At ym360, everything we do falls into one of four categories: Bible Study Resources, Training, Community, or Networking. For us, networking means highlighting great content, great people, and great ministries. When we find something valuable, we share it. This happens most frequently on our Flashback Friday posts. But it happens in other ways, as well.
One of the ways we focus on Networking is by linking to solid content we encounter on blogs or websites.
Phil Bell is a both a great thinker and a great practitioner of youth ministry. He's a friend (and also a ym360 Contributor) and we love how Phil communicates foundational practices so clearly, especially on his blog YouthworkTalk.
The post we're linking to today is a portion of a super-practical post Phil wrote about how to organize and execute a productive meeting for your adult volunteers.
We've posted below an excerpt of Phil's post "Creating A Youth Ministry Volunteer Meeting Outline That Works." Read the excerpt, then head over to Phil's blog to read the rest.
Creating A Youth Ministry Volunteer Meeting Outline That Works, by Phil Bell
So, what makes a volunteer meeting effective? What do we need to cover? Well, as I said in the previous post, every ministry is different and there is not one size fits all. However, I can share with you the basic format I follow to ensure we cover the most essential aspects in 90 minutes or less…
1. Devotion / Vision Casting:
Simply put, we look at scripture to guide us to clarify why we do what we do from week to week. It can also serve to guide us in the ‘how to’ of ministry.*
* This month I shared Philippians 4:9 as a guide to help us see the process of discipleship in our students. In a nutshell, they hear, see, and put into practice. Often students hear teaching from us, but it is imperative that they see how faith is lived out, as well being able to put their faith into practice.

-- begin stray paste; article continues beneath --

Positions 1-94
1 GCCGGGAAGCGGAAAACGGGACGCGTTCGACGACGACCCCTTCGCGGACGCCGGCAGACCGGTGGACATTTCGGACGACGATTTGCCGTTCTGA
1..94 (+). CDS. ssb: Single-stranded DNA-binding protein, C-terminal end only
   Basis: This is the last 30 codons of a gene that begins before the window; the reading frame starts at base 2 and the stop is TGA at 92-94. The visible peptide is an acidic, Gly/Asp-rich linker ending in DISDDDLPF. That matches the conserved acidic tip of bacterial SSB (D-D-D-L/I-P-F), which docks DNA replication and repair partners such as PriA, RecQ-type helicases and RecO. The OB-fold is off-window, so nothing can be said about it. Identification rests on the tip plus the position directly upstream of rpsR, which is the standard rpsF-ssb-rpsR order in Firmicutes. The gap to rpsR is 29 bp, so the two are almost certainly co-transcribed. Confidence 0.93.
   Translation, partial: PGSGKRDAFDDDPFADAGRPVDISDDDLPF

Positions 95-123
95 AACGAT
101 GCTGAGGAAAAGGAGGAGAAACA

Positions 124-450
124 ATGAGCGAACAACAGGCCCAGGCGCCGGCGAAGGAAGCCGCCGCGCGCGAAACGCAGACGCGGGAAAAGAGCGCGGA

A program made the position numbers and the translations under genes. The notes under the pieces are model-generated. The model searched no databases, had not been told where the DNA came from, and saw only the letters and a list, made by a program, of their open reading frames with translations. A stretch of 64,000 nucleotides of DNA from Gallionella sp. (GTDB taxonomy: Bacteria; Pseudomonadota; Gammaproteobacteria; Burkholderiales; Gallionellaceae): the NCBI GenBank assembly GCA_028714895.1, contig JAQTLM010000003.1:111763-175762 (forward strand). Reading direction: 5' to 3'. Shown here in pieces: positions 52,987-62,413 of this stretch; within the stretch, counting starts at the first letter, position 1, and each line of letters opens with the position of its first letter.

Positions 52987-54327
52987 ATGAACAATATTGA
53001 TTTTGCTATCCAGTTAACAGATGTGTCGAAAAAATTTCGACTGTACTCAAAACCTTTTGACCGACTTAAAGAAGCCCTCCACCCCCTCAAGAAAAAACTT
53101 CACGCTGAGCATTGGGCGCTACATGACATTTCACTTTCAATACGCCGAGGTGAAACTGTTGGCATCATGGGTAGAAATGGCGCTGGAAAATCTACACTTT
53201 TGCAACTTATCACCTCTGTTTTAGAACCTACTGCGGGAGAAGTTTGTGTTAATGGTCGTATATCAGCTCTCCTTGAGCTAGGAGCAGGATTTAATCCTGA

2. Highlights and Helps:
- Highlights: This is an opportunity for me to listen to my volunteers: They share stories, celebrate victories, and provide insights to how God is moving in the life of students. It’s easy to default to challenges and what needs to improve, so it’s imperative that leaders are encouraged to share their positive highlights first. This also serves to clarify the vision of why we do what we do. Nothing casts vision better than a story of a changed life.
- Helps: This again is where I listen to my volunteers as they share ministry issues they need help with. Often other volunteers will jump in with solutions they have discovered for themselves. I also have opportunities to provide quick training moments with my volunteers. If there is an issue that is hefty in nature, I will usually ask my volunteer to schedule a time to talk later.
Click here to head over to Phil's blog and read the rest of "Creating A Youth Ministry Volunteer Meeting Outline That Works."